Test Improves Detection of Tuberculosis in HIV Patients

Accuracy improved in point-of-care urine testing for the screening of tuberculosis in HIV patients.

An international review team recently evaluated the accuracy of a point-of-care urine testing for the screening and diagnosis of tuberculosis (TB) in HIV patients.

Currently, sputum tests are in place to detect TB, but they take time and can produce inaccurate results in those living with HIV. However, the lateral flow urine lipoarabinomannan assay (LF-LAM) is a commercially available test that detects lipoarabinomannan (LAM), which is a component of the mycobacterial cell walls found in some patients with active TB.

The review looked at data published up until February 5, 2015, and included 12 studies, 6 of which evaluated LF-LAM for TB diagnosis in people with HIV and TB symptoms, and 6 that evaluated the test for TB screening with HIV patients regardless of whether they had symptoms of TB.

Researchers defined sensitivity as the percentage of patients whose tests were positive and diagnosed correctly, while specificity was defined as the percentage of patients correctly identified as not having the disease. Reviewers found that in HIV patients with TB symptoms, LF-LAM showed an average sensitivity of 45% and specificity of 92%.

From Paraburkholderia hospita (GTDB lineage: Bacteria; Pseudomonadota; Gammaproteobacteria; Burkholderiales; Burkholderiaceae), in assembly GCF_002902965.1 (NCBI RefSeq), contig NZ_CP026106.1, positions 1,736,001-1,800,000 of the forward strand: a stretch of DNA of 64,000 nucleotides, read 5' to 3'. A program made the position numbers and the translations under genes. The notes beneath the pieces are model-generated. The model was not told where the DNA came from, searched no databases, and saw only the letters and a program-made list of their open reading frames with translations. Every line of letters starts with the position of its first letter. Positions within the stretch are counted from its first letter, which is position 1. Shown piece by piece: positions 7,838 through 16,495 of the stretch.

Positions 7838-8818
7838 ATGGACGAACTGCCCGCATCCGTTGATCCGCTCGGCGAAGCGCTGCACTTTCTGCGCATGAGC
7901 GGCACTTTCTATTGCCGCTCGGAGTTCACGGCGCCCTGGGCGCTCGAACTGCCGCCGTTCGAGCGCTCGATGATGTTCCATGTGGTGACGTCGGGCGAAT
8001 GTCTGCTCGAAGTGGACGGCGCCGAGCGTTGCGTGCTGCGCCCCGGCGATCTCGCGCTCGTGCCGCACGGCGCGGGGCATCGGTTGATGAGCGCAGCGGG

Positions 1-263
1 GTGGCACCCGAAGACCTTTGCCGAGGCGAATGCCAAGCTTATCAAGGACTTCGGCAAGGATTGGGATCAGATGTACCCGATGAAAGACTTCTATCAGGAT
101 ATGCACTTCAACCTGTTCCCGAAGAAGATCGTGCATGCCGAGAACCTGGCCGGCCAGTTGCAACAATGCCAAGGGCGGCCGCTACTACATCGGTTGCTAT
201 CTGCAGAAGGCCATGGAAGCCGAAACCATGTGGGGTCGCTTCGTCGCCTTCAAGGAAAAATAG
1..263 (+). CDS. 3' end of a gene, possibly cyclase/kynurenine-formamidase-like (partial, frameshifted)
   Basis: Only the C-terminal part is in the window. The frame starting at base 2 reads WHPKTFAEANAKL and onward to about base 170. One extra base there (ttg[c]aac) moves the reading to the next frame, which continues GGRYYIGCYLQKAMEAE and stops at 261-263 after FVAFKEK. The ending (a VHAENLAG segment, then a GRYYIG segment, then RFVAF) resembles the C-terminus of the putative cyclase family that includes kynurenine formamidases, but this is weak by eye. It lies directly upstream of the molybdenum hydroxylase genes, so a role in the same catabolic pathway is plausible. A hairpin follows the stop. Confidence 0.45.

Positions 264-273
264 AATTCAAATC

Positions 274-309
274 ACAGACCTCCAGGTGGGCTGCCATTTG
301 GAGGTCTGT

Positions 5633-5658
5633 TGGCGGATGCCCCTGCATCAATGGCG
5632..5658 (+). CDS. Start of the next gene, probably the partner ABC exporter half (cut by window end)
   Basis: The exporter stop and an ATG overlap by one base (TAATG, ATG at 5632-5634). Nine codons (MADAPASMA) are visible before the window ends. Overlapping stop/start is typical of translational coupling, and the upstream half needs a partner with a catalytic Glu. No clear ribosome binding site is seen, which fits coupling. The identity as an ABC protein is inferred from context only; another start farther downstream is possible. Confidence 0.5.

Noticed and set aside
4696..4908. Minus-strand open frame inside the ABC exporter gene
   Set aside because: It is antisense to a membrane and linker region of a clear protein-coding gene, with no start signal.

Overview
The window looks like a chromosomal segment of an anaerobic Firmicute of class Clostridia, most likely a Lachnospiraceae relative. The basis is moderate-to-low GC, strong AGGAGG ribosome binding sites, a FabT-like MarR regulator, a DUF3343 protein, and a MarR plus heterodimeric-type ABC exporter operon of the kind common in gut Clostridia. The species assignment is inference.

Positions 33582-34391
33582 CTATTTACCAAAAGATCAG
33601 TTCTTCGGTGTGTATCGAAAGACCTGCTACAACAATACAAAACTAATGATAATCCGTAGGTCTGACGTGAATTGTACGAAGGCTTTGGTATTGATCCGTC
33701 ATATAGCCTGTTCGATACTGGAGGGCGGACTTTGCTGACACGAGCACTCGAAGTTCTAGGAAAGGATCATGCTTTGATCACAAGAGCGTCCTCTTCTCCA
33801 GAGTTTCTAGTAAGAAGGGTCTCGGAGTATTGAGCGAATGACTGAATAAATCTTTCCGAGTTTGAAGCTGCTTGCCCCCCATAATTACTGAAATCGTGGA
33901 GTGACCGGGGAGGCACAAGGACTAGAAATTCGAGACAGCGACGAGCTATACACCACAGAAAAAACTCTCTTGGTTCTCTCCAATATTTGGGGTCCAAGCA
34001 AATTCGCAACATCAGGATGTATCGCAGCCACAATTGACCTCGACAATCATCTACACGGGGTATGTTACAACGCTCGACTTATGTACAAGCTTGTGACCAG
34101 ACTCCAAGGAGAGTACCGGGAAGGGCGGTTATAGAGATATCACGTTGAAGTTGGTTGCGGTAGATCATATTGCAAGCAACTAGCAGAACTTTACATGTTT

Based on the results, in 1000 HIV patients where 30% have TB, LF-FAM can identify 135 people with TB and miss it in 165 people with TB. Additionally, for the 700 individuals who don’t have TB, the test will correctly identify 644 people who don’t have TB, but will misclassify 56 as having TB.

However, in HIV-positive patients with low CD4 cell counts who are at risk of developing life-threatening illnesses, the sensitivity of the test was higher. In patients with a CD4 ≤ 100 cells per µL, LF-LAM sensitivity was 56% versus 26% in patients with a CD4 count > 100 cells per µL.

“LF-LAM, whether used for diagnosis or screening, has low sensitivity to diagnose TB,” said senior review author Karen Steingart. “However, and this is key, in HIV-positive individuals with low CD4 counts who are seriously ill, LF-LAM may help with the diagnosis of TB. The review findings should be interpreted with caution due to small number of studies and participants involved at this point.”